John H. Kagi to his father

John H. Kagi to his father
Creator: Kagi, John Henry
Date: September 4, 1856
From Topeka, Kansas Territory, Kagi writes his father about his (Kagi's) personal situation and more generally about the civil war in Kansas Territory. Several thousand "armed Missourians" had been committing outrages against free state citizens with the support of proslave leaders--Wilson Shannon, Samuel Lecompte, and Daniel Woodson. Freestaters, according to Kagi, are just then mounting an effective defense of both Lawrence and Topeka, both primary targets of the proslavery forces.


John H. Kagi to his father

John H. Kagi to his father
Creator: Kagi, John Henry
Date: January 26, 1857
Kagi writes his father, who was still in Nebraska, regarding his continuing problems with proslavery officials in Lecompton, Kansas Territory. Kagi was arrested again (and quickly made bail). He was nearly killed by a mob while there "to report the proceedings" of the territorial legislature, which opened on January 12, 1857. This was the first legislature to meet in Lecompton. The second page of the letter is written on the back of a printed item "Appeal of Kansas to the Voters of the Free States" from the "Kansas Tribune,"


John H. Kagi to his father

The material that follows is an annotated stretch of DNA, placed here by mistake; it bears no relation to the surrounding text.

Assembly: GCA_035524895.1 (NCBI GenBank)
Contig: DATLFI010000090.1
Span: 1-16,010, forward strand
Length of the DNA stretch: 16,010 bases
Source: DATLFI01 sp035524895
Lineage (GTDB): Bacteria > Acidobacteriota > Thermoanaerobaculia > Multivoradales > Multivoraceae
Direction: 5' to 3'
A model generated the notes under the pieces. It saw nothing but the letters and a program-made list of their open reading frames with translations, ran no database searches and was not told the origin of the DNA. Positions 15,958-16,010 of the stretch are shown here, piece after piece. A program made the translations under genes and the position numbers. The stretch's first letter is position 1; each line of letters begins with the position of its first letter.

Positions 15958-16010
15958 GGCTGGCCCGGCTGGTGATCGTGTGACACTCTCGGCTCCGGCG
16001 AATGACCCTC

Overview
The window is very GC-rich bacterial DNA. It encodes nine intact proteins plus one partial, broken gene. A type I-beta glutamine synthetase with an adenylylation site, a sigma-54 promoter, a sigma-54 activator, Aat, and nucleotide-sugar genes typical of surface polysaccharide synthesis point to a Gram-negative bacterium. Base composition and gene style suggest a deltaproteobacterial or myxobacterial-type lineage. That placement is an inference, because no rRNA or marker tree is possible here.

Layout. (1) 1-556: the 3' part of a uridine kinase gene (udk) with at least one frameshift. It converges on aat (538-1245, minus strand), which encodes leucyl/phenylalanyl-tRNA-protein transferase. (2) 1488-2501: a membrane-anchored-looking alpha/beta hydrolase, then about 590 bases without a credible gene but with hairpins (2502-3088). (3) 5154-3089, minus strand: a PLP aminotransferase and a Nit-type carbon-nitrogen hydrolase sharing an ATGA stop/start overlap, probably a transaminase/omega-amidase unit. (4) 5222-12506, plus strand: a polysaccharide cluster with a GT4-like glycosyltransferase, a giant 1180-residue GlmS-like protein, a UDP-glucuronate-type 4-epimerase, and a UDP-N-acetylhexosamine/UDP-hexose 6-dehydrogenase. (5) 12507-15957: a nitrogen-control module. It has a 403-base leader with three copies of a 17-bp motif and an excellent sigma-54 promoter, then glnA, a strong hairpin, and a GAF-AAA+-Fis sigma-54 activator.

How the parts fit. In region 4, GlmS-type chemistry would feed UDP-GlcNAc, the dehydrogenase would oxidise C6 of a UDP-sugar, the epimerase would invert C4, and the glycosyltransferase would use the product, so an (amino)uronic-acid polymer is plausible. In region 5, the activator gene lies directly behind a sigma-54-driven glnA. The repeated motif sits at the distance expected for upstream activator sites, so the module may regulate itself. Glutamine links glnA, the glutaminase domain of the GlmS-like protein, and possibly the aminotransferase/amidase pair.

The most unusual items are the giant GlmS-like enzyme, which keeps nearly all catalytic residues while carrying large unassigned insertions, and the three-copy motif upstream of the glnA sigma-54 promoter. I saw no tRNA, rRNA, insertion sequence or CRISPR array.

John H. Kagi to his father
Creator: Kagi, John Henry
Date: December 20, 1856
Released after three months from "prison" in Kansas Territory, John H. Kagi writes his father (who still resided in their native Ohio, but was then in Nebraska City, Nebraska) from Topeka, Kansas Territory. He describes the poor state of his health and finances, as well as politics and future plans. Kagi wants his father, and/or his father's money, in Kansas Territory as soon as possible.


John H. Kagi to his sister

John H. Kagi to his sister
Creator: Kagi, John Henry, 1835-1859
Date: January 4, 185[7]
From Topeka, Kansas Territory, shortly after the end of his imprisonment at Lecompton, John Kagi writes his sister in Bristol, Ohio, a mostly personal letter to say he is eager to return for a short visit, but, he writes, "I love Kansas dearer than ever, and feel more like laboring with my whole soul's strength for the triumph of her rights."


John Kagi to his sister

John Kagi to his sister
Creator: Kagi, John Henry
Date: November 20, 1856
John Henry Kagi, sometimes known as Brown's "Secretary of War," is "in prison at Lecompton," Kansas Territory, when he writes this letter to his sister on November 20, 1856. Kagi, along with John Ritchie and several other free-state partisans, had been arrested by U.S. Marshal I. B. Donelson, supported by federal troops, on September 18 at Topeka, and subsequently charged with "highway robbery." (See, Kansas Historical Collections, 4:561) Although "in prison," Kagi assures his sister that he is safe and could be rescued at anytime; "I hesitate only because we may get out some other way, and because a forcible rescue would bring on a terrible winter war, which I do not wish to see." Kagi was killed during John Brown's Harpers Ferry raid in October, 1859.